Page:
THE ISSUE: Gov. Jerry Brown is moving ahead with plans to build a water diversion canal or tunnel through the San Joaquin-Sacramento Delta, saying the project is essential for reducing conflicts over fish and ensuring reliable water deliveries. Worried about environmental impacts and water rights, many residents in the Delta and Northern California oppose the project.
Should California build a Delta water canal it rejected in the 1980s?
Ben Boychuk: Yes
At the risk of badly mixing metaphors, a peripheral canal is a rat's nest of politics and special interests. Gay marriage and immigration reform are easy by comparison.
Personally, I'd rather discuss the Arab-Israeli conflict. The stakes are lower.
Just about every rationale offered for the peripheral canal which would be the largest water project in the state since the Aqueduct was completed four decades ago is hotly contested. Would a canal save endangered fish or finish them off? Create jobs or destroy them? Do the costs, estimated to reach $53 billion or more, outweigh the benefits or vice versa?
From what I can tell, the answer to all of those questions is "yes."
But we should build it anyway.
Although our population has grown substantially and the Delta is under much greater strain, our dilemma today is essentially what it was 50 years ago: How do we get the water where we need it most?
About 70 percent of California's water supply falls as rain or snow in the north, but about 80 percent of the demand is in the south, where rainfall is on the lighter side.
Northerners love to kvetch about Angelenos stealing "their" water, but as long as California remains one state and you people had plenty of opportunities to split! the dynamic will remain unchanged.
Fact is, agribusiness would be the biggest beneficiary of a canal. Not surprising, really, when you consider Golden State farming and ranching are an $80 billion business. We produce half of the nation's fruits, nuts and vegetables, and we're the largest dairy state in the country. Those crops and cows don't water themselves.
Absent a canal, what can the state and local governments do about California's supply and demand problem? The Legislature in 2009 mandated a 20 percent cut in consumption. We could improve reclamation and tinker with conservation. But forcing homeowners to alternate days they can shower and water their lawns won't make much of a dent when farmers use 80 percent of all water consumed statewide.
Desalination is another pricey option. The city of Carlsbad, near San Diego, late last year inked a deal with Poseidon Resources to buy water from its planned desalination plant, expected to go online in 2014. Nineteen more desalination plants are in the works.
Environmentalists tried to kill the Carlsbad project, much as some of them want to thwart the peripheral canal. Californians are willing to swallow just about anything, but we need water to live. You can't drink good intentions.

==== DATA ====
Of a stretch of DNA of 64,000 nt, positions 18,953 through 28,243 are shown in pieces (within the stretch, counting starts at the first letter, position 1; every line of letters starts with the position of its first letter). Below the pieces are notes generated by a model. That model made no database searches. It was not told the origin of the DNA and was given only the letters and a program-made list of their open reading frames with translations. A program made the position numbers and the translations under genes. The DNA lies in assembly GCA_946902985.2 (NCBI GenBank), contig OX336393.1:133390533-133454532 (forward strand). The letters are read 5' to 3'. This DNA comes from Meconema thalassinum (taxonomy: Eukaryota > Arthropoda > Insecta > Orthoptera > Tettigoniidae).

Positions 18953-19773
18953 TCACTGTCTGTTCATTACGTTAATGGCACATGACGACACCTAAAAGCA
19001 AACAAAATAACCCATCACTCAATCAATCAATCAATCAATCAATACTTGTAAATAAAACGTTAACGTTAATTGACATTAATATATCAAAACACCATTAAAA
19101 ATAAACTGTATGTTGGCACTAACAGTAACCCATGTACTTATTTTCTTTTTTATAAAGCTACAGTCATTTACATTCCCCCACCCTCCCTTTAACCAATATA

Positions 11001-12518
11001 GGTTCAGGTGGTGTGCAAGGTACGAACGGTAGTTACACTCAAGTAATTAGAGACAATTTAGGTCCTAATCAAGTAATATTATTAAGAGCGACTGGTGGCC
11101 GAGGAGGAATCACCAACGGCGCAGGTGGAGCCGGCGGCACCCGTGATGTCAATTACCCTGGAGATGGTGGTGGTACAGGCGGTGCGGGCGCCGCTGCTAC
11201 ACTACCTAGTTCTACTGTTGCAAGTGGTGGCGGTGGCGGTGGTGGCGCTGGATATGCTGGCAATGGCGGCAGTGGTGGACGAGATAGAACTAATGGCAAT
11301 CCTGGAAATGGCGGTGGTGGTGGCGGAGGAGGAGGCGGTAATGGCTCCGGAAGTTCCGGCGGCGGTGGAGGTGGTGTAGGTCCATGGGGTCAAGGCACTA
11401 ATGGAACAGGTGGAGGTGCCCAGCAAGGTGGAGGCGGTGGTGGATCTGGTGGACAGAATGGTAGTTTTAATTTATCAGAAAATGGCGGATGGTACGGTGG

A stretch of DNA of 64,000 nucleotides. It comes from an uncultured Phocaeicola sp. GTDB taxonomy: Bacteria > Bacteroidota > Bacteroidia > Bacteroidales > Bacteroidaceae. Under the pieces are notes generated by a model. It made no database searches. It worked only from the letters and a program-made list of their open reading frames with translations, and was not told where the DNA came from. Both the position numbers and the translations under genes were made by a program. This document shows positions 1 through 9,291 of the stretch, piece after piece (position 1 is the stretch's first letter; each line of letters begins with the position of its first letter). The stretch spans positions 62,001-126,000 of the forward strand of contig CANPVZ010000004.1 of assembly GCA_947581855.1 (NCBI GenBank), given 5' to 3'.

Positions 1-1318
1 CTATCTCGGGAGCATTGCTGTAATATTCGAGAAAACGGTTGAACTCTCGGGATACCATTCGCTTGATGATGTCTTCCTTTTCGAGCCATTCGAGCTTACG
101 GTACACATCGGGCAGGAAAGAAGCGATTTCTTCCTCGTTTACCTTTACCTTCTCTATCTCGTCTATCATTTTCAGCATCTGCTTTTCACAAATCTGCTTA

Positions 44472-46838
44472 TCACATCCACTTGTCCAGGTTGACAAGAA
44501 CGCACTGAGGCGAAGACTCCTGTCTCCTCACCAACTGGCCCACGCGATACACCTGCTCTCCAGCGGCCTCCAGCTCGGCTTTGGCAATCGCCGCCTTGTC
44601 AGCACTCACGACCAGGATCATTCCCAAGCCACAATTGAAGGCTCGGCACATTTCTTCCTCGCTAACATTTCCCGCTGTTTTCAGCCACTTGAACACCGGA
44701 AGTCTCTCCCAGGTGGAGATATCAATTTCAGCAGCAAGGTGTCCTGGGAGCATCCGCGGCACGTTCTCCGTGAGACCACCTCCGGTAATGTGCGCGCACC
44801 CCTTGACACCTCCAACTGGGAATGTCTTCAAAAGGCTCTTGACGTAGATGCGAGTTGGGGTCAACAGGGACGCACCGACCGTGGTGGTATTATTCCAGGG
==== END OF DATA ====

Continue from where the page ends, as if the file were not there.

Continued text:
Ben Boychuk is associate editor of the Manhattan Institute's City Journal, www.city-journal.org/california.
Pia Lopez: No
Let's not obscure what this is all about. California's post-World War II plumbing system takes Sacramento River and Feather River water through the Delta, where massive pumps lift it uphill to two canals the Delta-Mendota Canal and California Aqueduct.
The two water projects exist to export Northern California water to dry Southern California cities and farms.
Some of Northern California's water eventually is pumped 3,400 feet uphill including 1,926 feet up the Tehachapi Mountains in what has been called "the world's highest reverse waterfall." It then flows downhill to Los Angeles and the Southern California megalopolis. Running the pumps uses a lot of energy, making the Department of Water Resources the largest consumer of electricity in the state.
Some of Northern California's water goes to the San Joaquin Valley's arid west side so that some call it the "Westlands Water District Project." A lot of the land has increasing salinity levels. Some areas are limited to salt-tolerant crops, such as cotton or sugar beets. The future is increasingly salty.
The fundamental problem with a peripheral canal or "conveyance" is this: It would route water around (or under) the Delta into the two canals without questioning basic assumptions about water diversion and export to these distant south-of-Delta users.
You can bet on this: Southern California water users are not going to spend billions on a peripheral canal if it only gives them the amount of water they're already getting. They want to maximize water exports south of the Delta. More water, not just "reliable" water.
Before Californians settle on building yet another water project, we ought to be talking seriously about how to reduce Southern California dependence on Delta water.
My concern is that the players do not seem to be questioning assumptions about Southern California population growth. Nor do they seem to be questioning continued farming on arid, marginal lands that are increasingly saline. In the long term, some of this farmland may need to be removed from production. Let's talk about that.
And let's talk about more aggressive conservation including recycling water for use in landscaping, flushing toilets, making concrete, etc.
To me, this conveyance thing is going way too far, way too fast in a wrong direction.
We may never get to "Delta-free self-reliance" for Southern California, ending Delta diversions. Realistically, without imported water, Southern California could support a population of perhaps 3 million not 20 million or more. But we can do a lot better than building a mammoth new "conveyance" to suck ever more Northern California water to the South.
Pia Lopez is an editorial writer at The Bee.